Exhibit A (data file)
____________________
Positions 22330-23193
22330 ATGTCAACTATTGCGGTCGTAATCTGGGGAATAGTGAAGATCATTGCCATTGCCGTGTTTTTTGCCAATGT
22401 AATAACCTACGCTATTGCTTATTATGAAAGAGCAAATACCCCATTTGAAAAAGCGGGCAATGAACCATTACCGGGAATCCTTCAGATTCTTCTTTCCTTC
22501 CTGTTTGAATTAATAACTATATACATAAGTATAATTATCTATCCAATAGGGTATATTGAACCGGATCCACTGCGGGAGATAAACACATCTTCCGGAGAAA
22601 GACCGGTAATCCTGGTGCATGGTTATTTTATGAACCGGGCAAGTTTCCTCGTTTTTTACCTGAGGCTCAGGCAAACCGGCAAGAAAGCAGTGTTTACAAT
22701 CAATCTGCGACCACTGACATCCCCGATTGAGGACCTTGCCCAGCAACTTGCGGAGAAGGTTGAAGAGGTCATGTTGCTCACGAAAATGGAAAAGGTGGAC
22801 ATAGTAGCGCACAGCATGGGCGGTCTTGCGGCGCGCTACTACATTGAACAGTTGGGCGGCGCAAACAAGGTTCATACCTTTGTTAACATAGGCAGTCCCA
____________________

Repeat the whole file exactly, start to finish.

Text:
Positions 22330-23193
22330 ATGTCAACTATTGCGGTCGTAATCTGGGGAATAGTGAAGATCATTGCCATTGCCGTGTTTTTTGCCAATGT
22401 AATAACCTACGCTATTGCTTATTATGAAAGAGCAAATACCCCATTTGAAAAAGCGGGCAATGAACCATTACCGGGAATCCTTCAGATTCTTCTTTCCTTC
22501 CTGTTTGAATTAATAACTATATACATAAGTATAATTATCTATCCAATAGGGTATATTGAACCGGATCCACTGCGGGAGATAAACACATCTTCCGGAGAAA
22601 GACCGGTAATCCTGGTGCATGGTTATTTTATGAACCGGGCAAGTTTCCTCGTTTTTTACCTGAGGCTCAGGCAAACCGGCAAGAAAGCAGTGTTTACAAT
22701 CAATCTGCGACCACTGACATCCCCGATTGAGGACCTTGCCCAGCAACTTGCGGAGAAGGTTGAAGAGGTCATGTTGCTCACGAAAATGGAAAAGGTGGAC
22801 ATAGTAGCGCACAGCATGGGCGGTCTTGCGGCGCGCTACTACATTGAACAGTTGGGCGGCGCAAACAAGGTTCATACCTTTGTTAACATAGGCAGTCCCA